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Summary Chapter 29

Mrs. Jarley is very creative in advertising her exhibit. She decorates Nell in artificial flowers and has her sit besides the Brigand in a decorative wagon. As trumpets blare, Nell hands out handbills from a basket. She upstages the Brigand with her beauty and timid demeanor, which fascinates people. Many boys fall in love wither her and leave presents near the door of the exhibition. Mrs. Jarley is afraid that Nell will get cheapened by this, so she keeps her solely for pointing out the waxworks to admiring audiences.

Mrs. Jarley has worked hard inducing heads of boarding schools to come to the exhibit with their pupils. Miss Monflathers is one of these. Mrs. Jarley alters the waxworks identities—turning them from famous murderers to famous authors and other people the students will be acquainted with. Miss Monflathers, though, heavily disapproves when she sees a waxwork of Lord Byron.

Nell finds her job labor intensive, but Mrs. Jarley is very kind and is good about making everyone comfortable. The little girl has no reason to regret her association, though she often fears Quilp will learn about them. She has constant nightmares about seeing him. She sleeps in the same room as the exhibit, and the waxworks remind her of Quilp. She starts sitting by the window to look at the stars. She remembers how she used to do this at the Curiosity Shop. She has bittersweet memories of Kit.

She wonders how much her grandfather remembers of their former life, and how much he realizes it has changed. She worries about him or herself falling ill. She realizes that he will never get better and is quite helpless without her. She prays every night for him to be restored. However, his condition and their destitution isn’t the source of her greatest grief.

On a holiday, they had taken a long walk after being confined for some time. They went down a road that took them further out than they had intended to go. A storm brews, and they are looking for shelter. A man calls out to them from a house they hadn’t noticed. He invites them inside to dry off.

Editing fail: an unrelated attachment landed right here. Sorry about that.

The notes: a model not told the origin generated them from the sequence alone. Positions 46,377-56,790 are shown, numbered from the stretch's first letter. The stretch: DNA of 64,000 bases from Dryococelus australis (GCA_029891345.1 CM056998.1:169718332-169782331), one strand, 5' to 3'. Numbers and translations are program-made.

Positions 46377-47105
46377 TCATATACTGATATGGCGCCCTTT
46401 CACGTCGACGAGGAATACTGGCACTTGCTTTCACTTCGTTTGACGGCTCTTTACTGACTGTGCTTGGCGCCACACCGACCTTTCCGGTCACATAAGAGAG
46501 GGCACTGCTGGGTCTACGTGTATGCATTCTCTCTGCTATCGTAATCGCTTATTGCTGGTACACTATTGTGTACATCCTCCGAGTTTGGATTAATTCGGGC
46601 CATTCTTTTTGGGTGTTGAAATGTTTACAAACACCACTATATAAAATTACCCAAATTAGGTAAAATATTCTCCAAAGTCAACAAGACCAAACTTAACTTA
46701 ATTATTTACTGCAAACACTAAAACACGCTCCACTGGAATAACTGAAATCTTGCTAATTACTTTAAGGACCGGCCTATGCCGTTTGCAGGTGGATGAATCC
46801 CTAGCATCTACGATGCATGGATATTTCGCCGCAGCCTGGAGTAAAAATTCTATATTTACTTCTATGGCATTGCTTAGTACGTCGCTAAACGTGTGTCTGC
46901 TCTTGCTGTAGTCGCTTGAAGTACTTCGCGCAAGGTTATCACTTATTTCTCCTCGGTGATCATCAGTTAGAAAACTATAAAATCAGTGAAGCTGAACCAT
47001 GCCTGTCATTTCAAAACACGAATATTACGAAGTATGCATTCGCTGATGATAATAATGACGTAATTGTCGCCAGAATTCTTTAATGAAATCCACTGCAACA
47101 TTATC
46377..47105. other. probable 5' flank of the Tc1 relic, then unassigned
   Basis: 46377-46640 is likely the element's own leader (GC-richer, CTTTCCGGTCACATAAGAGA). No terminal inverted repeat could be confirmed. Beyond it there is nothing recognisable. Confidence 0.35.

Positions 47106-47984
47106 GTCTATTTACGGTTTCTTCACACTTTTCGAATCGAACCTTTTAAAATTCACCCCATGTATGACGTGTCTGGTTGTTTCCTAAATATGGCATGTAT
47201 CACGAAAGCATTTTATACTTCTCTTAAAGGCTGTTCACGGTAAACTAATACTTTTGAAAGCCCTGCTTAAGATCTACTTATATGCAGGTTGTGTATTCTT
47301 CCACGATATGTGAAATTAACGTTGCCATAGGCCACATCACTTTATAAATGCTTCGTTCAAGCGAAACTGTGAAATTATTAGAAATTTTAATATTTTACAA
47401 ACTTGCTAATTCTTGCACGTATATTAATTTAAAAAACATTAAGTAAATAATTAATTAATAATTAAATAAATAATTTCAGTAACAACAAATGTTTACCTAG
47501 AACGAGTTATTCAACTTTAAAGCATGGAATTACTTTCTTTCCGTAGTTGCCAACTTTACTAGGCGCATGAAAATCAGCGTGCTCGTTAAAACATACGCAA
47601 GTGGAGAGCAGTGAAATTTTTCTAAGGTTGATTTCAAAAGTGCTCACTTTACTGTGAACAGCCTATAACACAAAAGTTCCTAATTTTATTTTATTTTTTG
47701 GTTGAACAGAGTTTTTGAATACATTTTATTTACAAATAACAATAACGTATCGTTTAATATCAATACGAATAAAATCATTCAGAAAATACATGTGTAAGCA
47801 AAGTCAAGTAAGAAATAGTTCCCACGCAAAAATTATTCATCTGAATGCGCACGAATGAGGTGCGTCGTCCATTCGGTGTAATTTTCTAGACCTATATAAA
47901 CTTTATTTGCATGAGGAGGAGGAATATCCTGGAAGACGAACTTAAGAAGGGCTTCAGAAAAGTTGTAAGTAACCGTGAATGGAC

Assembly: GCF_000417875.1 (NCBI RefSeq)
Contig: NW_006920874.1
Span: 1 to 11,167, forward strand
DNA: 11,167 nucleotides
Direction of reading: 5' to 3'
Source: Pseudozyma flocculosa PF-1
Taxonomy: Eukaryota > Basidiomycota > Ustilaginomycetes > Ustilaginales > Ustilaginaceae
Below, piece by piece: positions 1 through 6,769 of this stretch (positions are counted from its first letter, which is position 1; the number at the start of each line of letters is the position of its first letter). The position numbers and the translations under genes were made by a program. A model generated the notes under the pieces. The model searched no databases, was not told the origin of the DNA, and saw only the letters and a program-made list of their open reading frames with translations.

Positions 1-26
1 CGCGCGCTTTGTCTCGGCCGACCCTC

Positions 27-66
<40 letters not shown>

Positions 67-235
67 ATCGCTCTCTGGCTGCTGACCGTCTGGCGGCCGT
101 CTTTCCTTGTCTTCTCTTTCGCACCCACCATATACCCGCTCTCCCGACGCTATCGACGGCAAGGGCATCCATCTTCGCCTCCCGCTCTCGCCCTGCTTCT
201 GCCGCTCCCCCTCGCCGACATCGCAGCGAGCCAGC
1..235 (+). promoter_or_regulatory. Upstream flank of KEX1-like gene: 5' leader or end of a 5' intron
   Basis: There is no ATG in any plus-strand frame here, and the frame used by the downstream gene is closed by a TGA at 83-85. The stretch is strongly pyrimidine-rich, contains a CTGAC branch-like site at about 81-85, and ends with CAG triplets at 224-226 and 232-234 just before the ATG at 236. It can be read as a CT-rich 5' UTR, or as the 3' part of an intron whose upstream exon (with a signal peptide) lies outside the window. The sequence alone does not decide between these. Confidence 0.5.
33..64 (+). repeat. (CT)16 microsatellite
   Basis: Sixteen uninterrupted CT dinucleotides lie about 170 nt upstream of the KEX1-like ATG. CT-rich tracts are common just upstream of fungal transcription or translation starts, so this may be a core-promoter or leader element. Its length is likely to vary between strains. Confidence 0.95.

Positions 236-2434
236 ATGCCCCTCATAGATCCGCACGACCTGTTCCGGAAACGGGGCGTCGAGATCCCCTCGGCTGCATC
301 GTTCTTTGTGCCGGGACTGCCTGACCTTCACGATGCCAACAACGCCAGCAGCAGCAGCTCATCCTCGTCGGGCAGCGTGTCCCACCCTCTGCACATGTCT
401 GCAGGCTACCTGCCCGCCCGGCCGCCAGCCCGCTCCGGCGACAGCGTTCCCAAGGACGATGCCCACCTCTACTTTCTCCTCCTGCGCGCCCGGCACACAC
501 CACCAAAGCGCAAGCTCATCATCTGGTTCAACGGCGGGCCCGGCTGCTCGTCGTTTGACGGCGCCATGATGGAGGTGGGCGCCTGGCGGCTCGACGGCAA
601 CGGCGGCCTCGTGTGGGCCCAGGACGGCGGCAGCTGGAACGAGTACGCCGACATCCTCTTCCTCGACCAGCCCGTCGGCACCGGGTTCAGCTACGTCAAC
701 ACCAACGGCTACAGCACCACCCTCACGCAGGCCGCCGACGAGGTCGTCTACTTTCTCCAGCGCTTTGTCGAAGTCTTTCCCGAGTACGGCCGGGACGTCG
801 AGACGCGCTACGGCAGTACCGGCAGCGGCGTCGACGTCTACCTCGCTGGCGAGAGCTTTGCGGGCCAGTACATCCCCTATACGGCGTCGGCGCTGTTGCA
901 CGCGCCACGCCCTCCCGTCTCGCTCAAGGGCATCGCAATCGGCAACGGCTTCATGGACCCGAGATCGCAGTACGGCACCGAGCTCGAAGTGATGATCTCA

He introduces himself as James Groves, and informs them they are in the infamous public house called The Valiant Soldier. He says he runs it, and nobody has a more unblemished moral character than he. A man behind a screen sneers at this. Groves says the man is the only one brave enough to cross him—but the man is a good man, and Groves lets him get away with it.

The grandfather becomes excited when he realizes they are playing cards. The men talk about how a man named Luke Withers had been terribly lucky on a stormy night like this—he had won thirteen times in a row. However, the sneering man claims he had known a time when Withers had lost every time he played.

Nell becomes alarmed by the grandfather’s eagerness. He begs her to give him the money she is carrying. She refuses and begs him to leave. He demands it, and Nell starts crying. He tells her he will right things. Nell pleads with him to let her keep the money, or else let her throw it away—but do not succumb to this desire. The grandfather is insistent, and reluctantly Nell pulls out the purse—which he snatches away from her.

The other two men act offended when he barges behind the screen. They tell him it is a private area. The landlord acts neutral, asking the other two to hear the old man out. The grandfather asks to join. They say they only play for money. He presents the purse. Isaac comments it is a very pretty purse but rather light—but it will buy him a half hour’s entertainment.

Nell implores her grandfather to leave, cursing the luck that brought them to this place. One of the men tells her not to curse luck, or else fortune will shun her. The grandfather promises to win back their fortune and orders her to sit down. His triumphs feel like defeats to her.

The other men are professional gamesters, and they share smiles with each other as the night goes on. The game goes on for hours. The grandfather has forgotten Nell, who is sitting in a corner.

Charles Dickens